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July 15, 2015

Dine program sets the table for eating disorder 'recovery momentum'

Enduring stigmas, diet trends make recovery a challenge

Food Wellness
Healthy Eating File Art /for PhillyVoice

Two years ago, inside a Newtown Square poolhouse with just four clients and a dining table, Delaware County native Christopher Willson founded the outpatient support program, Dine. The intention: fill a treatment gap by providing meal support for folks who are doing their best to stay on the path to recovery, but may need more than one-on-one outpatient sessions with a therapist.

It's a program that ultimately finds significance in its focus on sustaining recovery.

The transition back to daily life, founder and clinical director Wilson said, can often be the make-or-break of the recovery process -- the period when lingering thoughts creep their way back during stressful life events. 

"When people go to these 'mansions on a hill,' people feel good and get motivation, and then they leave treatment to go to school or work again, and motivation slows down," Willson told PhillyVoice. "That’s when they fall back to the eating disorder -- because the disorder is actually really helpful in reducing anxiety about life. It takes over everything."

Willson said he's had about 100 people come through the program in the past year and gets "dozens of calls" each week. He created Dine, in part, to invite people who might want an outpatient program that feels like less of a commitment, but still serves an oh-so-practical purpose as a way of negotiating healthy meals.

The meetings -- which take place once a week in West Chester, Ardmore, Narberth or Center City and are headed by a facilitator -- start with an introduction, climax with a meal and then end with a discussion about what happened during the meal. The three-hour sessions are intended to address real-life concerns patients might be having when preparing food or setting an exercise regimen in their daily lives.

But it's keeping them engaged at all that is the program's biggest accomplishment.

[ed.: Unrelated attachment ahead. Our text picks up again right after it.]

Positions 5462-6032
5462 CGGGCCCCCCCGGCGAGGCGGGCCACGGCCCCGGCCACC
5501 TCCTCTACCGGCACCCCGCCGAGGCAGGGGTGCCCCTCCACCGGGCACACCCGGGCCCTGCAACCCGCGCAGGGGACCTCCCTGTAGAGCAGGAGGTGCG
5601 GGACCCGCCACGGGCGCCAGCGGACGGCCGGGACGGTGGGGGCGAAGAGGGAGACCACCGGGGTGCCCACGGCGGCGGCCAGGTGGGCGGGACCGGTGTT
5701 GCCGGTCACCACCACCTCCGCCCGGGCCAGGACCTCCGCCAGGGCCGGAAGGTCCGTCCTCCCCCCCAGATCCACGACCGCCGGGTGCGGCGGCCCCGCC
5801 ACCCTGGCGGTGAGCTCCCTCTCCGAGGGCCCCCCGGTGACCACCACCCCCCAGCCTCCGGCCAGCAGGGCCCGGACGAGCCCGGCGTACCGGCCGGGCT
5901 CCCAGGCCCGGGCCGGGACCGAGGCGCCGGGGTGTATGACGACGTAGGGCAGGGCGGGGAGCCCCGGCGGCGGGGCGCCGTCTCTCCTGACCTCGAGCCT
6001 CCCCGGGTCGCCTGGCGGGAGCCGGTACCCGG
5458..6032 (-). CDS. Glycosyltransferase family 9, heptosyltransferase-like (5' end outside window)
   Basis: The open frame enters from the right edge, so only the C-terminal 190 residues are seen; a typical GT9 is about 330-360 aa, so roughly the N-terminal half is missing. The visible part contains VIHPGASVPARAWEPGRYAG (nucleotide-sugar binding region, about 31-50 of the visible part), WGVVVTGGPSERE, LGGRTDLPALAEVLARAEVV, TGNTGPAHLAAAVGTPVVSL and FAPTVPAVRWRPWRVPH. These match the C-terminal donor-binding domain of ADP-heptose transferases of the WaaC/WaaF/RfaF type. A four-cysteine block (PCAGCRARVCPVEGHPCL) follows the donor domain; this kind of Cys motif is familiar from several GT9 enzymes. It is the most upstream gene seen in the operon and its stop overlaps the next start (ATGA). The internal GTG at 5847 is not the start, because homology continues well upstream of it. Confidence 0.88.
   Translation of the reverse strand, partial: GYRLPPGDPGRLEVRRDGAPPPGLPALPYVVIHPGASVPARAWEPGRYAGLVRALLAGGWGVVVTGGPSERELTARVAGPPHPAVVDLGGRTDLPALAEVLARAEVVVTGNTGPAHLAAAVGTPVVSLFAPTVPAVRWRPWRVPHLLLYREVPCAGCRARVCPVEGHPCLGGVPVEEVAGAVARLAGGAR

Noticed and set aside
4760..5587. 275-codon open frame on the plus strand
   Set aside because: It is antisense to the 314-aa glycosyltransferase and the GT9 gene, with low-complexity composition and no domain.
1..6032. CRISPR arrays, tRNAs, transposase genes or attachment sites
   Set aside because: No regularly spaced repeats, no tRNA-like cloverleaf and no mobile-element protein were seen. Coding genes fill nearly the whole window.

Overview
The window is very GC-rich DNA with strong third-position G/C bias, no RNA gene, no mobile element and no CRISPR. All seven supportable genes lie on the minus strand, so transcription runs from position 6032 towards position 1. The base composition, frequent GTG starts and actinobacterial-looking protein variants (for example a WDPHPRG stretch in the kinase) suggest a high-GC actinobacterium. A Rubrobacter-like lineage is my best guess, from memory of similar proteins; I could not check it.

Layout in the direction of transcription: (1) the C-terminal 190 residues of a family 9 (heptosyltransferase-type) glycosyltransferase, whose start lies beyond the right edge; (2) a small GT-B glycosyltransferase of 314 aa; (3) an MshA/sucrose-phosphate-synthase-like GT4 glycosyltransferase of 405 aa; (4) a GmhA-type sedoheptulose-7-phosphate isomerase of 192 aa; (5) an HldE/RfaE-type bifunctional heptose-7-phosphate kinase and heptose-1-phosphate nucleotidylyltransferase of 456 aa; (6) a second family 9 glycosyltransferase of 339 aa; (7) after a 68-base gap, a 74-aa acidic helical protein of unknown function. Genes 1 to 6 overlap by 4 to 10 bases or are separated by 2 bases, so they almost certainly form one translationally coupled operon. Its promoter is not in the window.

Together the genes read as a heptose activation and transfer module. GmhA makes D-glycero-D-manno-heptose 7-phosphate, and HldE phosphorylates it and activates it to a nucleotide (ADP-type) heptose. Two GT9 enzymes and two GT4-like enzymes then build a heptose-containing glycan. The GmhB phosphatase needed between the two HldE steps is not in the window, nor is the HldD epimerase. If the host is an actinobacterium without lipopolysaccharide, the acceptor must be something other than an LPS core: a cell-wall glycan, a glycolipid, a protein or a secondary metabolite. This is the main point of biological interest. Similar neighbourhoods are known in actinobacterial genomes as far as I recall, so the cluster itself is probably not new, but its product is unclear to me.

For a sense of perspective, Anorexia nervosa alone has the highest mortality rate of any psychiatric illness, with an average of five deaths per every 1,000 people-years. And what's extra frightening for anyone like Wilson to hear, is that only a quarter of those with an eating disorder -- a high-balled estimate, no less -- ever seek out professional help.

Part of that problem, he said, is how eating disorders tend to be perceived. A stigma remains, and people with the disorder can be easily pushed from seeking aid.

"A lot of people view eating disorders as behavioral – defiant, almost," Willson said. "I hear it all the time from significant others and parents: ‘Why won’t they just eat? What’s their problem?’ But we view it from an anxiety perspective. If somebody has a phobia of bridges, would you scream at them to walk over the bridge? No, you’re going to make it more traumatic. Instead of kicking them across the bridge, we hold their hand and walk them through it."

The service is what he calls "recovery momentum." He hosts a free screening at his Devon, Chester County office and determines whether a person is a good candidate for the program based on the severity of the disorder and where they are in their recovery process. He also accepts many who either have milder disorders or might be at the onset of one.

Parcher: The hardest part of the transition is the fact that so many people do follow [diet trends]. ... Someone who is predisposed to a disorder hears that and thinks, 'Oh, I need to do that too!'

As a fully recovered anorexic and facilitator for Philadelphia's Center City Dine group, Elyse Parcher recalls what it was like to not have that type of "recovery momentum" system in place -- to have people around who might pass along high compliments while at her skinniest weight, or indulge in fad diets. She described the process of transitioning back to daily life as one that was ultimately weighed down by her environment -- one with heavy food and body-image pressures. 

"The hardest part of the transition is the fact that so many people do follow [diet trends]. And they don't necessarily have an eating disorder, but they rave about how much they’ve changed, and someone who is predisposed to a disorder hears that and thinks, ‘Oh, I need to do that too!’" Parcher told PhillyVoice, citing recent paleo and gluten-free diets as examples. "That’s what’s really hard. Because [people with an eating disorder] are like a sponge for that stuff."

Habits of rule-making also make the transition difficult, she explained. At the height of her disorder, when she weighed 100 pounds (she's 5'7") and broke her ankle, she would set rules that left her unsure which food items she ever genuinely liked to begin with. 

She hears as much from clients, too, who cite body-image issues, portion sizes and confusion over food-categorizing as top concerns. Many who are still struggling irrationally categorize foods as either "Good" or "Bad" out of habit, with not much room for negotiation.

Becoming absorbed in that kind of black-and-white rule-setting, Parcher said, is when the disorder begins to encroach. It's also what she most wants people -- whether facing a disorder or not -- to understand about recovery.

"It’s not like drugs and alcohol, where you can just stop," she explained. "Every day you’re faced with food, and you have to keep eating. You need to have a healthy relationship with food. I’m constantly telling myself, ‘No, I genuinely like this food. And I want this.’”

"Recovery," she added, "is about finding the gray."